The first 2 chapters were great.  The first was on the challenge to take the longview, or to make decisions as if you will never leave.  He finds (with support from many business studies) that what is wrong with business (and the church & parachurch) is that decisions are made only for the short-term to get quick results so you can move to the next position.

As I read this chapter I was convicted.  At a particular point I started thinking of my next position, and sort of checked out.  I probably made lousy decisions at that point.  And that is Parrott’s point- when you are treating the position as temporary it shapes your concerns and choices.  You want to look good NOW, with little to no regard for what will happen after you leave.

One reason people look toward the next position instead of taking the longview is ego.  They want bigger and better.  They view the current position only as a stepping stone to the next step up the corporate or church ladder.  This is why I didn’t go into youth ministry.  I knew I would only treat it as a stepping stone.  (Don’t worry, my pride showed up in other ways like the self-righteousness of not playing the “game”).

Because ego-driven leadership must be continually fed, it demands that immediate needs are always more important than the longview results, thus stifling opportunity for ministry of lasting value.

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Football is a game for men- tough men.  Unlike many American males, I don’t lie to myself and others.  I could not play that game professionally.  It requires a physical toughness that I lack.  It also requires an emotional toughness that I am familiar with as a pastor.  In football, you have to deal with the emotional aspects of the game- remaining consistent when there are great hills and valleys.  Remaining stable in the face of constant obstacles.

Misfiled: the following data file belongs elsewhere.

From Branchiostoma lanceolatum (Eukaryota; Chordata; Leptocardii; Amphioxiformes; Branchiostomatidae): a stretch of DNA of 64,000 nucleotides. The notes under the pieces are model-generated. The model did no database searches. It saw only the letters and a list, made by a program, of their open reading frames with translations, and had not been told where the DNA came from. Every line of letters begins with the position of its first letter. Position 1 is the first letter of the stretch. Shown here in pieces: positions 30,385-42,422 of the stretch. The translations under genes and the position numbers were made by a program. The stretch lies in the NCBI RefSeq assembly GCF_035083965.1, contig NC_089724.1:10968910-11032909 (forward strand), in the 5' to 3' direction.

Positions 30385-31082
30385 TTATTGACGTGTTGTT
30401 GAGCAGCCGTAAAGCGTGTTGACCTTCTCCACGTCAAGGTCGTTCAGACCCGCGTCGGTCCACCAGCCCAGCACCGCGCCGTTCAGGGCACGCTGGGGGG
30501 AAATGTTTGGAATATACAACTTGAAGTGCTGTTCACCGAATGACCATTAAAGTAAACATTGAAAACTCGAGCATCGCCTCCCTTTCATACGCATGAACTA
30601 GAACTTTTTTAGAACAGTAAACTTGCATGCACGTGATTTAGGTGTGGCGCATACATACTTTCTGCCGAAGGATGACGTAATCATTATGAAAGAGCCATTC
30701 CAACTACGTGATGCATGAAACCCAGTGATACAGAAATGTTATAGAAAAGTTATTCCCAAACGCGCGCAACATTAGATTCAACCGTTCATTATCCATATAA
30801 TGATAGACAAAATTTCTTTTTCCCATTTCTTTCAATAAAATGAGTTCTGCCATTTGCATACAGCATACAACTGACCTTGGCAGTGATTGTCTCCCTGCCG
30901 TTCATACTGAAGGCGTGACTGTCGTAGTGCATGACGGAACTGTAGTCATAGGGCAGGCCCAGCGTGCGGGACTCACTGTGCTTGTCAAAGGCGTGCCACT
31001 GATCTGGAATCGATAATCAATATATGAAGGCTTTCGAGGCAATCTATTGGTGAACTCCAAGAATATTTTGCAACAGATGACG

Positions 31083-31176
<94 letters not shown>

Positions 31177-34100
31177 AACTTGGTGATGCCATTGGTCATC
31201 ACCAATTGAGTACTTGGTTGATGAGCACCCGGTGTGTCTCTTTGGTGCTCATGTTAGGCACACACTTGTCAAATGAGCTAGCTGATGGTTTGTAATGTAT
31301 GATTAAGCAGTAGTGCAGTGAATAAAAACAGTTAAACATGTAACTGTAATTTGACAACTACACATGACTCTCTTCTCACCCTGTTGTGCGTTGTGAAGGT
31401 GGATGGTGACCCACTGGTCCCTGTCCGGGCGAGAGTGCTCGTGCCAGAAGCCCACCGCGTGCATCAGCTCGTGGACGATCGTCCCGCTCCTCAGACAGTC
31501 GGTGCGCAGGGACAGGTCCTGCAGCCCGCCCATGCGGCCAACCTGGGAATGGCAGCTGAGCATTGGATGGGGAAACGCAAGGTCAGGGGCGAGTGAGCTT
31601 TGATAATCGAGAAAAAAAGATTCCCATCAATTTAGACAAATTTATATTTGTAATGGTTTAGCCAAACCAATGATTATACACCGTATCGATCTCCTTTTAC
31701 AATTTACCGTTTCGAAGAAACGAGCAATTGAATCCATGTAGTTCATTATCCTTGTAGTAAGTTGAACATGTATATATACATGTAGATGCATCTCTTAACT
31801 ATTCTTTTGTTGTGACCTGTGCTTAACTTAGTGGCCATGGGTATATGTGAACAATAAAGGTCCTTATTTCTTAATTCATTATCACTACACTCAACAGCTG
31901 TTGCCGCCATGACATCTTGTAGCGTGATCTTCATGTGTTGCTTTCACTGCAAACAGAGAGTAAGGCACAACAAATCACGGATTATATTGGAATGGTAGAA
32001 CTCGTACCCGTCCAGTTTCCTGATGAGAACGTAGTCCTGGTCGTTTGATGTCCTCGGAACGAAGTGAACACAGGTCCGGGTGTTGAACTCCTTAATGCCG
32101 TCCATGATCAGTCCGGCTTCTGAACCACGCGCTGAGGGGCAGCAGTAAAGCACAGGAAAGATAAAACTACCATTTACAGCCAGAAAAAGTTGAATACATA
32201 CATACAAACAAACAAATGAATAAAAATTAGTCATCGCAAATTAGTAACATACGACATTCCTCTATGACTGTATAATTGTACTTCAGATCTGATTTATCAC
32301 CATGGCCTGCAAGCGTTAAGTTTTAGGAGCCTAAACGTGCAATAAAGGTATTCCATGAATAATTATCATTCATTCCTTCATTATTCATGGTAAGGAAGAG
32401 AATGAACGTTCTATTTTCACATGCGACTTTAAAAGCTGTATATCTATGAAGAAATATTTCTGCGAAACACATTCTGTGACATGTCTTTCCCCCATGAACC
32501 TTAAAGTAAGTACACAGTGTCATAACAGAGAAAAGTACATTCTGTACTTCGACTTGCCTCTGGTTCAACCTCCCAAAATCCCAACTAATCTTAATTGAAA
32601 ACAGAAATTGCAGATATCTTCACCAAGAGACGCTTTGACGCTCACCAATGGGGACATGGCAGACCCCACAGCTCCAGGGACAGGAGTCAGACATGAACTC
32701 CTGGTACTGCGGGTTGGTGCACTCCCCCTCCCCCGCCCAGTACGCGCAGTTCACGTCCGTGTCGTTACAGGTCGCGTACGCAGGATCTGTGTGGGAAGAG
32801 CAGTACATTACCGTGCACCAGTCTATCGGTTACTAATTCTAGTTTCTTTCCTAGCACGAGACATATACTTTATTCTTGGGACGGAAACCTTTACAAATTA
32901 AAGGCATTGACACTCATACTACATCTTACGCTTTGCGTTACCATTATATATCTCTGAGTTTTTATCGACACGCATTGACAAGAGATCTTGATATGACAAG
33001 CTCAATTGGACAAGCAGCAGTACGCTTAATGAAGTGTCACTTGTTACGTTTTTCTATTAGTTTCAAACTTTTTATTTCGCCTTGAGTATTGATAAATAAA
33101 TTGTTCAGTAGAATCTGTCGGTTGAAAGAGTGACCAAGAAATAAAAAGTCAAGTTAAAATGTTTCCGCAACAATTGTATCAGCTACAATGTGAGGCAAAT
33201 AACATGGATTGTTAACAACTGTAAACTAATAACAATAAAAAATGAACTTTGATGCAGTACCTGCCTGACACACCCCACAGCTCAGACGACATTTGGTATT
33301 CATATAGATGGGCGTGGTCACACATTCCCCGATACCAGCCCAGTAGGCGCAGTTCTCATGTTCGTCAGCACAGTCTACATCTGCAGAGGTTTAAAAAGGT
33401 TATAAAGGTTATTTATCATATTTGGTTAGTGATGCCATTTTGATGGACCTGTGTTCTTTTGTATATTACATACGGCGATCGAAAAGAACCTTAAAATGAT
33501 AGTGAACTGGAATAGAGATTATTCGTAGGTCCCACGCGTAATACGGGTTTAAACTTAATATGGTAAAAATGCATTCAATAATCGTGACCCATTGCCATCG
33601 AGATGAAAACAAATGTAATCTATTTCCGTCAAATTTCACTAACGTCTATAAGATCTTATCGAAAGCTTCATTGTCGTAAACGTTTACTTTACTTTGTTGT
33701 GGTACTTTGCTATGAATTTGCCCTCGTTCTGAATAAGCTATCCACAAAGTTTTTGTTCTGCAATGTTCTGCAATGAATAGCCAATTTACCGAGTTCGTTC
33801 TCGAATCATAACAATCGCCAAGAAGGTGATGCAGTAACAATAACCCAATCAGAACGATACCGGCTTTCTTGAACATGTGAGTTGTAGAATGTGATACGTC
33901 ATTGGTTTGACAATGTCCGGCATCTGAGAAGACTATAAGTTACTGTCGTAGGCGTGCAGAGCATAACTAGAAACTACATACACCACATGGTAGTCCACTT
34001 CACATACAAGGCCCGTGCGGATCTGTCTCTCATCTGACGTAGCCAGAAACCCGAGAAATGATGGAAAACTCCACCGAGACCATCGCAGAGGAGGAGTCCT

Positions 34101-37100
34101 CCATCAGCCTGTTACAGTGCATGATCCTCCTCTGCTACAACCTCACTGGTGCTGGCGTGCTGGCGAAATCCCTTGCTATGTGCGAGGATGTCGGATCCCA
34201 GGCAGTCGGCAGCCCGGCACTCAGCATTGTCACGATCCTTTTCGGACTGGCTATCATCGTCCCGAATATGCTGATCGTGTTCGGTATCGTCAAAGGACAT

Enter Jay Culter, the pouting All-Pro.  Jay can’t seem to understand that Pro Football is a business.  The goal is two-fold: compete to win the SuperBowl consistently, and make lots of money in the process.  The closer you are to the first, the easier it is for a team to accomplish the second.  As a result, the business-side, just like the game-side, is not easy on a person’s ego.  During the game, fans might boo you.  And during the off-season you might be linked with trade rumors.

Jay can’t imagine that the Broncos might entertain offers for a QB that 1. his new coach knows, and 2. had a better QB rating than he did.  Yes, Cutler had a record setting season.  But his team folded in the crunch (Cassel’s team when on a strong run that would have earned them a playoff spot in most divisions).  As QB, some of that falls on his shoulders.

But Cutler is pouting and demanding a trade- feeling so unwanted.  He’s is proving that they should have traded him.  First, he lacks the mental/emotional toughness required to flourish in professional football.  Trade possibilities have sent him into an epic, public freefall.  He just gave fans on other cities ammo with which to bait him and boo him.  Second, he is more concerned with himself than team.  This doesn’t sit well with any associated with the Patriots and their success over the course of this decade.  Individuals play, but only teams can win.  Teams are made of people who believe “the needs of the many outweigh the needs of the one” to quote the fictitious Spock from The Wrath of Kahn.  Cutler is focused on himself.  Not a good sign.  He demands his ego get stroked instead of submitting his ego to the needs of his team.  He also refuses to see that a few teams WERE really interested in him (I’m not sure why at this point).

Jay needs to take his meltdown where it belongs- behind closed doors- or no team will want him, including the one he’s on.  And while he’s there he may want to invest in some Daniel Goleman books on emotional intelligence.